Peer-Reviewed Articles

Editor In Chief
Conventional therapies have limited success in preventing or reversing symptoms of neuropathic pain and numbness. In the past decade there has been a surge in publications suggesting acetyl-L-carnitine (ALC) may be an effective neuroprotectant and antinociceptive for peripheral neuropathy. This review highlights the uses, doses, and proposed mechanisms of action for the therapeutic effects of ALC in patients with peripheral neuropathy.
ND, FABNO
It is certainly possible, as these papers suggest, to significantly lower the formation of carcinogens during cooking, even while barbecuing. Incorporating specific ingredients into meat through mixing, marinades, or rubs provides accessible means to inhibit formation of HCAs.
Vitamin B6 (pyridoxine) is required for the synthesis of the neurotransmitters serotonin and norepinephrine and for myelin formation. This monograph summarizes the research on the vitamin, including information on its most and least effective uses.
Vitamin D is one of the most publicized nutrients today. This monograph assesses the recent research, outlines the most and least promising uses for the vitamin, and explains interactions and contraindications.
ND, FABNO
Cherries, the fruit of Prunus cerasus trees, and their juice concentrates may be clinically beneficial in various conditions, including gout, arthritis, muscle injury, diabetes and neurodegeneration. In general tart cherries contain more beneficial phytochemicals.
Zinc is necessary for the functioning of more than 300 different enzymes and plays a vital role in a large number of biological processes. This article distills the copious research surrounding the mineral and rates its effectiveness for a variety of conditions.
ND
Hawthorn and hibiscus have a long history of use in traditional botanical medicine in many parts of the world for their multiple health effects, but especially in relation to cardiovascular disorders. In the last 15-20 years, modern research has expanded and clarified those uses. Hawthorn research has focused on congestive heart failure, and sour tea research has focused on hypertension and dyslipidemia, with several clinical trials emerging in the last 3-4 years.
Editor In Chief
dl-alpha tocopheryl succinate (aTOS) is an analogue of alpha-tocopherol (vitamin E) with unique biological properties. Unlike its parent compound, aTOS does not have a redox potential and is therefore not an antioxidant. Its ability to prolong cell cycle arrest, induce apoptosis, and act as a radiosensitizer make aTOS a compound of great interest in integrative cancer care. In vitro and in vivo evidence suggests it is capable of simultaneously protecting normal cells from chromosomal damage while potentiating cytotoxicity of conventional therapies.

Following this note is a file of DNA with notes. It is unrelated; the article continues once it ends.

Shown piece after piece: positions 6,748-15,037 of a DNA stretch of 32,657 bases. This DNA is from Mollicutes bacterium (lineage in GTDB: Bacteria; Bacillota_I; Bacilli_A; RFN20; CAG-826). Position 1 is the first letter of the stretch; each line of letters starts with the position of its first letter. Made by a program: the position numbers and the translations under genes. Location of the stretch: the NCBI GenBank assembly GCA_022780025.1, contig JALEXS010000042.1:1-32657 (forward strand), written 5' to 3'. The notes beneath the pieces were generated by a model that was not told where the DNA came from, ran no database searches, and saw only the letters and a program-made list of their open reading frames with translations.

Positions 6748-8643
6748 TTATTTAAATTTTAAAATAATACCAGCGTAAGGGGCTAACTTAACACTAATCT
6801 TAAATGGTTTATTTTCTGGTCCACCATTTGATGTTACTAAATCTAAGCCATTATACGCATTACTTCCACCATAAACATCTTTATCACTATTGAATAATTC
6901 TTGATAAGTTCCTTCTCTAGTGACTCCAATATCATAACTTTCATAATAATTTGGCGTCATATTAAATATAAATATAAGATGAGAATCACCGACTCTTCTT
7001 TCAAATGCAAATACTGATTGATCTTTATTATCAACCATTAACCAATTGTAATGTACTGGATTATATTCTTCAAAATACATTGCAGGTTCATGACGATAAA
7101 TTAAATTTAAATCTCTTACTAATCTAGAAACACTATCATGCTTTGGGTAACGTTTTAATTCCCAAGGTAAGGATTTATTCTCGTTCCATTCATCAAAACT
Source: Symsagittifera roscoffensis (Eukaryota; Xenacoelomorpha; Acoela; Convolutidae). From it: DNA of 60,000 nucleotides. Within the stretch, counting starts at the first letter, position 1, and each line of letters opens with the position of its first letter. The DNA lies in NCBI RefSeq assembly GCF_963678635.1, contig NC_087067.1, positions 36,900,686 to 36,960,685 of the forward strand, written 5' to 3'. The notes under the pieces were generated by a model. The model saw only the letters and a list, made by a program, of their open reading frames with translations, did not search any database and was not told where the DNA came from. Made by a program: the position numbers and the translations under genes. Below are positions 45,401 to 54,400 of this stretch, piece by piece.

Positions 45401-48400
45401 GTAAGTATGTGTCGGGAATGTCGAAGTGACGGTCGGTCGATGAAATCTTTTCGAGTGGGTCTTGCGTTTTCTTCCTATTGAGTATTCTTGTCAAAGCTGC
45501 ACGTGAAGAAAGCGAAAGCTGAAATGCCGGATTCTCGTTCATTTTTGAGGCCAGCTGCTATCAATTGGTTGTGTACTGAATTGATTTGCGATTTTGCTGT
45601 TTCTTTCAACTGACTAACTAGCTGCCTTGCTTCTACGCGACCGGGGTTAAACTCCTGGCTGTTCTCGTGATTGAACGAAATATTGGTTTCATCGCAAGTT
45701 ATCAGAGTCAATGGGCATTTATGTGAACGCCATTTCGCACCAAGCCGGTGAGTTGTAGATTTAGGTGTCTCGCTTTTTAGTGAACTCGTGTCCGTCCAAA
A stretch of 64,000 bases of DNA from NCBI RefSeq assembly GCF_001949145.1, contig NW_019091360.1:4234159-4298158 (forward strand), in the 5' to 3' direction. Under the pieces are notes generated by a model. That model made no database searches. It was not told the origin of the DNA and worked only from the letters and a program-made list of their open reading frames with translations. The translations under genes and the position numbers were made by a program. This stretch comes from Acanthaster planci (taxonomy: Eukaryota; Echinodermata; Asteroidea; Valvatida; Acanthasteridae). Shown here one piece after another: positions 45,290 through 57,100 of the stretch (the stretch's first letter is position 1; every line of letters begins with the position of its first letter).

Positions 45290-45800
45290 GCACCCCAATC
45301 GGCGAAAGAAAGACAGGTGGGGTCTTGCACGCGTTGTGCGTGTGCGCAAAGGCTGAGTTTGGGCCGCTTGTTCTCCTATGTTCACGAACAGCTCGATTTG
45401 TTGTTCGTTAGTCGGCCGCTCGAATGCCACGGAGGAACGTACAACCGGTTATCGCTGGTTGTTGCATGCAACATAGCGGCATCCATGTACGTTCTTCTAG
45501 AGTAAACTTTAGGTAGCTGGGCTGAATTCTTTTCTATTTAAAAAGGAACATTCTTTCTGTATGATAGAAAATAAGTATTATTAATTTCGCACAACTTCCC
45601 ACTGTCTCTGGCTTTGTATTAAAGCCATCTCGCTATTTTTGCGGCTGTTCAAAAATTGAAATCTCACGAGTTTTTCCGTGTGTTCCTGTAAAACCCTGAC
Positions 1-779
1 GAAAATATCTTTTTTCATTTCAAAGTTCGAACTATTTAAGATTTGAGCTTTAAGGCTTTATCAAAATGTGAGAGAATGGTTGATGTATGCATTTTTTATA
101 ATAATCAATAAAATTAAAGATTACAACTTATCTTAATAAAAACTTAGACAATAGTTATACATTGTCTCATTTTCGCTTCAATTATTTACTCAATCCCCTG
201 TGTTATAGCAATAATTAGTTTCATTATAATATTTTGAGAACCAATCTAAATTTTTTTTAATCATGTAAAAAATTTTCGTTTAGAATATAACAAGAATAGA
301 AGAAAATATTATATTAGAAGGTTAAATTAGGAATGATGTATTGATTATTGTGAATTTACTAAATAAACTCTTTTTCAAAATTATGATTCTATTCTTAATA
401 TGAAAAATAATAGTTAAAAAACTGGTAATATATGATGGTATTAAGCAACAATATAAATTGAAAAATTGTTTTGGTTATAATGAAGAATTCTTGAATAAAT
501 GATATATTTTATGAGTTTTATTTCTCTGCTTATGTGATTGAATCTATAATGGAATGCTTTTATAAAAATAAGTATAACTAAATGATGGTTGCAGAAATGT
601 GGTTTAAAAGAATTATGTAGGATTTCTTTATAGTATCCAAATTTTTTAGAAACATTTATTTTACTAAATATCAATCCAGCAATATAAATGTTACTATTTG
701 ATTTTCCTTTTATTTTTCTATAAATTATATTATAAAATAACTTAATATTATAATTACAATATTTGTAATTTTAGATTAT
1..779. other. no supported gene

The practice of acupuncture originated in China 5,000 years ago. Today it is widely used throughout the world and is one of the main pillars of Chinese medicine. There are many different varieties of the practice of acupuncture, both in the Orient and in the West. Traditional Chinese medicine (TCM) usually combines acupuncture with Chinese herbs. Classical acupuncture (also known as five element acupuncture) uses a different needling technique and relies on acupuncture independent of the use of herbs. Japanese acupuncture uses smaller needles than the other varieties. Medical acupuncture refers to acupuncture practiced by a conventional medical doctor. Auricular acupuncture treats the entire body through acupuncture points in the ears only. Electroacupuncture uses electrical currents attached to acupuncture needles.
Glucosamine is a natural compound that is found in healthy cartilage. Glucosamine sulfate is a normal constituent of glycoaminoglycans in cartilage matrix and synovial fluid. Available evidence from randomized controlled trials supports the use of glucosamine sulfate in the treatment of osteoarthritis, particularly of the knee. It is believed that the sulfate moiety provides clinical benefit in the synovial fluid by strengthening cartilage and aiding glycosaminoglycan synthesis. If this hypothesis is confirmed, it would mean that only the glucosamine sulfate form is effective and non-sulfated glucosamine forms are not effective.